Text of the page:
• Charter-boat cost earnings analysis - completion of field work and preparation of report.
  • Charter-boat patrons analysis - completion of fielding design with fielding initiated in mid-1998.
  • Collaboration with two new projects:
    Travis-Strand on longline fleet movements,
    McConnell-Hamilton on recreational pelagic fishing. (preliminary results presented at Lake Arrowhead '97)
  • Investigation of alternative management structures - Conducted by Deane Neubauer³, including review of public decision literature.

Detailed economic analysis of the longline fishery has resulted in one paper submitted for publication, two dissertation papers, one paper under review (Curtis) and two papers under revision (Travis). These cover the following topics: institutional and regulatory enviroment of the Hawaii longline fishery; response of the longline fishery to ex-vessel product prices; and economic analysis of fishing effort as applied to swordfish longline fishing.

Travis also completed a paper (under review) on entry/exit into the Hawaii longline fishery component of the project which is now part of the Travis and Strand project on the movement of longline fishing vessels between the U.S. mainland and Hawaii (a significant change which was anticipated by project staff in 1994 and which had a demonstrable impact on the fishery in 1995). Movement of a number of Hawaii longline boats to California in 1997 (perhaps temporary due to seasonal factors) and re-entry of a number of swordfish boats in late 1997 and early 1998 reiterate the importance of this research.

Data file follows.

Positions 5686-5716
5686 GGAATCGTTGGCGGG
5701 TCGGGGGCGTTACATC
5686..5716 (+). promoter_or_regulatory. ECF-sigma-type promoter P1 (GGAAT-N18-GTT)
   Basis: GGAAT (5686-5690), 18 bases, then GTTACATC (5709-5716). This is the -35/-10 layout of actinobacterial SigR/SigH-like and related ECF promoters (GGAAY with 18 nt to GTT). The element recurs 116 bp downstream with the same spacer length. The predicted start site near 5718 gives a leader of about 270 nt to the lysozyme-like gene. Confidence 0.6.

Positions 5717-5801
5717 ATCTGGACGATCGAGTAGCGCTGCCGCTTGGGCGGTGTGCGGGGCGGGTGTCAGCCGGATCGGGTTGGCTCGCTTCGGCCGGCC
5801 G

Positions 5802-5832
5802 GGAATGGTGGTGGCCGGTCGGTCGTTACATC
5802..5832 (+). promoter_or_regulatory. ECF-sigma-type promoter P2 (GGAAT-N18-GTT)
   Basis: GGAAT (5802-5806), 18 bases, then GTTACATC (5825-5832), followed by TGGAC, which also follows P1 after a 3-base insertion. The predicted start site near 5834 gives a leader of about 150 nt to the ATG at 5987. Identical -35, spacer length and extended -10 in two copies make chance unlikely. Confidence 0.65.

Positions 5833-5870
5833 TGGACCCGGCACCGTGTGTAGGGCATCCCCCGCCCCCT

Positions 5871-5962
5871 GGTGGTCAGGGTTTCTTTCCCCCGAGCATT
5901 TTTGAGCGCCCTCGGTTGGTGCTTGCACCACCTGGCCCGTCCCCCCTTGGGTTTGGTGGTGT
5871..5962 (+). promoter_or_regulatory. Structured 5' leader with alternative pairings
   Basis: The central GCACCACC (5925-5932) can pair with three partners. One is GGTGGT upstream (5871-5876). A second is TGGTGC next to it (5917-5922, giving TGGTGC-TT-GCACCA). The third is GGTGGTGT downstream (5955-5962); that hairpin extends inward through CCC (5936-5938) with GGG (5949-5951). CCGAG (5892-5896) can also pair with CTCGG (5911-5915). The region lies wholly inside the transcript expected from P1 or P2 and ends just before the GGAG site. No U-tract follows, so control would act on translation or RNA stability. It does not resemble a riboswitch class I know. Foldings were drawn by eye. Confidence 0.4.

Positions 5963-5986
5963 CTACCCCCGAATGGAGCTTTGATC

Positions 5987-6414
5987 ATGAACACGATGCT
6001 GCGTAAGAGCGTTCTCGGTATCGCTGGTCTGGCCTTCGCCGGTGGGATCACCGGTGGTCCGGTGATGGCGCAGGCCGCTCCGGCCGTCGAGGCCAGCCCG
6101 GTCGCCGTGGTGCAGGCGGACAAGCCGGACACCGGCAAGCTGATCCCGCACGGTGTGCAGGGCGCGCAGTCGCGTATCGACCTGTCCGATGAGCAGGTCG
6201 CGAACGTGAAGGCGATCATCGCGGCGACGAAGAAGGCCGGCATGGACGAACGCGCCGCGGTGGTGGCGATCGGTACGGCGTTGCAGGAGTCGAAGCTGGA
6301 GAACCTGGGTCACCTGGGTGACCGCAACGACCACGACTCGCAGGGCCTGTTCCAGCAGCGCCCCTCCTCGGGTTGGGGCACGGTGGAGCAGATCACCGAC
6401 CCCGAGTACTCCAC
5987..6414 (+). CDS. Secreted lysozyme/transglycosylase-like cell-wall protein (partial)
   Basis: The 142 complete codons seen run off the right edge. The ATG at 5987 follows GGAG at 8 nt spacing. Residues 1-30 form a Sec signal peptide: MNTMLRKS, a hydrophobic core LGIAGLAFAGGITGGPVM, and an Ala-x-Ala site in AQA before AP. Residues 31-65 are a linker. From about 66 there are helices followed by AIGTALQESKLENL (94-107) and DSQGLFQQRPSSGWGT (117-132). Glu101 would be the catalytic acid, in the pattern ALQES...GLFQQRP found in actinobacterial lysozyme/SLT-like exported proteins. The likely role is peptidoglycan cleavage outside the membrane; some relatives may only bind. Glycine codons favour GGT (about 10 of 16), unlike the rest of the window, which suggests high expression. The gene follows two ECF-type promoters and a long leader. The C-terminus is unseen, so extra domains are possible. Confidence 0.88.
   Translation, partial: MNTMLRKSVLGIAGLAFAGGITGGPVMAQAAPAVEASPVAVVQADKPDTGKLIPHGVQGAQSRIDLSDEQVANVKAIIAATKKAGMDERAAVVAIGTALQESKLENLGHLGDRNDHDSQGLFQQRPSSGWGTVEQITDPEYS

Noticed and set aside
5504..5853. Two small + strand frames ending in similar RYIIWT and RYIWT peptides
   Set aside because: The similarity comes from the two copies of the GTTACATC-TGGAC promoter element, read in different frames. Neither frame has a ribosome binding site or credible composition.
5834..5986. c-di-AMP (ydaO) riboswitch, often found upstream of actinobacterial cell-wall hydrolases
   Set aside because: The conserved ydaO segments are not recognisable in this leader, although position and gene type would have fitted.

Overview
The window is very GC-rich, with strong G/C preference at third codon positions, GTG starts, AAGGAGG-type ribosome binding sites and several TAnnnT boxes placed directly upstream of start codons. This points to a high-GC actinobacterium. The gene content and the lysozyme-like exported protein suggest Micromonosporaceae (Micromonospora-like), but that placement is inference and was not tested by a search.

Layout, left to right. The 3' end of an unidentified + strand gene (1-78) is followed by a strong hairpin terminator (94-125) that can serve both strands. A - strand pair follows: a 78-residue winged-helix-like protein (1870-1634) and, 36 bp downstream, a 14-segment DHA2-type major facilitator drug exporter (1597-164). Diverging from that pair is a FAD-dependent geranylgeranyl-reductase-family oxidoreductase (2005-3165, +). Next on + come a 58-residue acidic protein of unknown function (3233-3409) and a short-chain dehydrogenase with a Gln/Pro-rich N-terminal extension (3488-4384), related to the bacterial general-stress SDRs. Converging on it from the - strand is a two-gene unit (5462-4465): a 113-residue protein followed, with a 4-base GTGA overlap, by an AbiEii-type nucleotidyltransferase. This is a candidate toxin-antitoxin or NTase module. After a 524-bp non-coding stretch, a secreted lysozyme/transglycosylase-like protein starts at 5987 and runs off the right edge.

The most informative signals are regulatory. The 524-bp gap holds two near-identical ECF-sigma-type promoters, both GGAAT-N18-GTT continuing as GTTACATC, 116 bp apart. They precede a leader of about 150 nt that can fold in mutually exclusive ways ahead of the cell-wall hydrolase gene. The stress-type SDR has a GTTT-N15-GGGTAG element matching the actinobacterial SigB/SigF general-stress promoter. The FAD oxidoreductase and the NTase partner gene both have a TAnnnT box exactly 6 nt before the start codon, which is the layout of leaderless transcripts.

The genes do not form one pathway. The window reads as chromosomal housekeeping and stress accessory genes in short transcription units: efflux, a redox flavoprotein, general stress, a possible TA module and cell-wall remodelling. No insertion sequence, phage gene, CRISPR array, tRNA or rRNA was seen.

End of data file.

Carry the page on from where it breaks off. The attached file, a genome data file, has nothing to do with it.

Curtis is also completing a dissertation at the University of Maryland's Dept. of Agricultural and Resource Economics which focuses on search behavior in the Hawaii longline fishery.

Hamilton reported the troll-handline fishing cost earnings analysis results in mid-1997. The work categorizes vessel owners by the significance of fishing income, ranging from full-time commercial to purely recreational. The report was provided to most participants in the study. A summary was also included in theHawaii Fishing News.

Hamilton completed charter fishing boat cost-earnings field work early in 1998. The analysis examines costs and returns to charter boat owners and operators by the extent of owner involvement (from owner operators to out-of-state owners). Vessel operating patterns and characteristics are also presented.

Hamilton completed the design for field work with charter fishing patrons in early 1998 and will initiate testing and implementation in mid-1998. This study is composed of two parts: 1) patron expenditures and motivations, and 2) patrons self-valuation of their charter boat fishing experience. Approximately 500 charter boat fishing patrons are expected to complete a self-administered instrument.

Neubauer's review of the public decision literature as it applies to natural resource management was completed in late 1997 and is being compiled into a project report which should be available in mid-1998.

Plans for 1998/99

  • Completion of longline dynamics research: Travis and Curtis

    Completion and publication of longtime vessel economic dynamics research and description of industrial structure is the primary objective for the analytical stage of this project.